Vin Gordon aka Don D Junior – a nickname in honour of legendary Jamaican trombonist Don Drummond – is one of Jamaica’s many musical giants. Just as Don Drummond he’s a bone fide champion on his trombone and started recording at Studio One in the mid-60s. He has played on countless of classics and worked alongside great artists and bands such as The Wailers, Burning Spear, Dennis Brown, The Heptones and Delroy Wilson.
Together with his nine piece band Real Rock he has just put out a brand new album titled after his biggest composition as a solo artist. Together with keyboard ace Jackie Mittoo, Vin Gordon was responsible for both Heavenless and Real Rock, two massive reggae anthems that have been versioned again and again and again.
In addition to two versions of Heavenless and a rendition of Tommy McCook’s rootsy Revenge the album collects four brand new compositions. It’s a beautiful seven track set that is largely instrumental. The set is produced and mixed by the great Nick Manasseh and it’s a warm and organic journey led by gracious horns and supplemented by smattering percussion and roaring bass lines.
The market isn’t flooded by instrumental horn sets these days. It’s a pity as clearly showcased on this masterful album.
A while ago I wrote about two exciting dub releases from LA’s Dub Club, aka producers Tom Chasteen and Tippa Lee. The vocal counterpart has just hit the shelves and it’s even better than the initially released dub albums.
Foundation Come Again collects 20 tracks voiced by 21 Jamaican sound system legends and one newcomer, Natty King. The album is solely based on relicks of a number of immortal and scorching riddims, including gems such as Heavenless and Drum Song, both originally recorded at Studio One in the 60s, and versioned abundantly in the days of early dancehall, when some of the icons on this album had their heydays.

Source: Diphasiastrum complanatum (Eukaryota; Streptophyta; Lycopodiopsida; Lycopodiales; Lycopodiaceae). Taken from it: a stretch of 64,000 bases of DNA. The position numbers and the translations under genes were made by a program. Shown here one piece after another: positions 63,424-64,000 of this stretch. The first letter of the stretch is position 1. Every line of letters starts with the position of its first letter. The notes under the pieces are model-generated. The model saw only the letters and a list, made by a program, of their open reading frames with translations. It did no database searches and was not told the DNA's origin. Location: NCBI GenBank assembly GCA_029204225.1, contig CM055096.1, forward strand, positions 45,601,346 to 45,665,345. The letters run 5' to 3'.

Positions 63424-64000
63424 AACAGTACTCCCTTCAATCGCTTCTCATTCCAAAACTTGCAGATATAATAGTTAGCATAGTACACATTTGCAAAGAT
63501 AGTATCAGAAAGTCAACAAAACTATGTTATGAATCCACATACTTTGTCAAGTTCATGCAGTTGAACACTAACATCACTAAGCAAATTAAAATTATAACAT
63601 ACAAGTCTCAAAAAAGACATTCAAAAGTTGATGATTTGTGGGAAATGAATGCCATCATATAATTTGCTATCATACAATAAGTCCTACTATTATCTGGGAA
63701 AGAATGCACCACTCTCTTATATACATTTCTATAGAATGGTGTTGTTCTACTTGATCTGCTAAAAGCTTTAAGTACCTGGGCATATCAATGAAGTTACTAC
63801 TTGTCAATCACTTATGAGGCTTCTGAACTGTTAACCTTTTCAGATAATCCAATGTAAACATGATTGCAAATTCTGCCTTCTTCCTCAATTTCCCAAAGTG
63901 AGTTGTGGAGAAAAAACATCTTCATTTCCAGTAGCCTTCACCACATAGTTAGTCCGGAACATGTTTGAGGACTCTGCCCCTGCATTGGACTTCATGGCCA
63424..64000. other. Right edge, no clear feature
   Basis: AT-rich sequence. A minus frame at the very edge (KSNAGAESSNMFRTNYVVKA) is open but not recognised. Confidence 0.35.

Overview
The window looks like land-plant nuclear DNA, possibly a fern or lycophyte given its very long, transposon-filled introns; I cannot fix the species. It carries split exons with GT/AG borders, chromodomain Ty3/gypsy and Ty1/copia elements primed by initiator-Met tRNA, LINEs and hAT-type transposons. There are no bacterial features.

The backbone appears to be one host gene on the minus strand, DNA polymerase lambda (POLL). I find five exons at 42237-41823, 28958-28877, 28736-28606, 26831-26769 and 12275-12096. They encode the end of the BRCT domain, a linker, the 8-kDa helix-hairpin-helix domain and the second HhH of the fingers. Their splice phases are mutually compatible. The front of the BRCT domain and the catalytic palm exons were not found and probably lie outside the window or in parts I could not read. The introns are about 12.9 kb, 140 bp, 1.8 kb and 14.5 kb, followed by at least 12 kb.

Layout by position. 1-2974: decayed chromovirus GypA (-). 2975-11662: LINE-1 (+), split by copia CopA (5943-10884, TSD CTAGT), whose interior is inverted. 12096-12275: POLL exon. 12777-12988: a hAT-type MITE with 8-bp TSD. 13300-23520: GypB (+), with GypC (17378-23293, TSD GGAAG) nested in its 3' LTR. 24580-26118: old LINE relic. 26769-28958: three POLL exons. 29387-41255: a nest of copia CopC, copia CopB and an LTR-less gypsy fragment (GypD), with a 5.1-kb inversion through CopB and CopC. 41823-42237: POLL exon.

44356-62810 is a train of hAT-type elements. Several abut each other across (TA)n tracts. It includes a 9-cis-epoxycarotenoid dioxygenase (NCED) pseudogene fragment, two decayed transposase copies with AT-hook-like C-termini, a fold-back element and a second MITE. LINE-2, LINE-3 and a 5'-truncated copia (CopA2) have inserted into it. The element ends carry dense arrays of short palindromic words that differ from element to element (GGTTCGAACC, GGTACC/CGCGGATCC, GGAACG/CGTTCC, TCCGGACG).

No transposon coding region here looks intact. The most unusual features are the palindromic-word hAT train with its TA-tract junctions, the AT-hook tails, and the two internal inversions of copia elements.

But it’s not only the music that gets a relick, some of the artists reuses lyrics originally sung in the 70s and 80s. Lone Ranger, for example, uses some of the lyrics from his Sat Upon the Rock, and Welton Irie, checks lyrics from his dark and grim Jah Come.
The musicians – especially the riddim section – involved in this project take a relentless taking-no-prisoners-approach to executing the pulsating and thumping riddims into deadly sonic punches. And there are so many highlights on this album I really don’t know where to begin or to end.
You have the ghostly chanting from Dillinger on Around the World, Little Harry’s fiercely aggressive Revolution or Brigadier Jerry & Ranking Joe’s hypnotic head-nodder Meditation Trance. Then there’s 17 other almost equally as great tracks by icons such as Big Youth, Trinity, Jim Brown, the late Ranking Trevor and the sadly under-recorded Tullo T.
Foundation Come Again is definately not your ordinary album of relicks. This one is something else.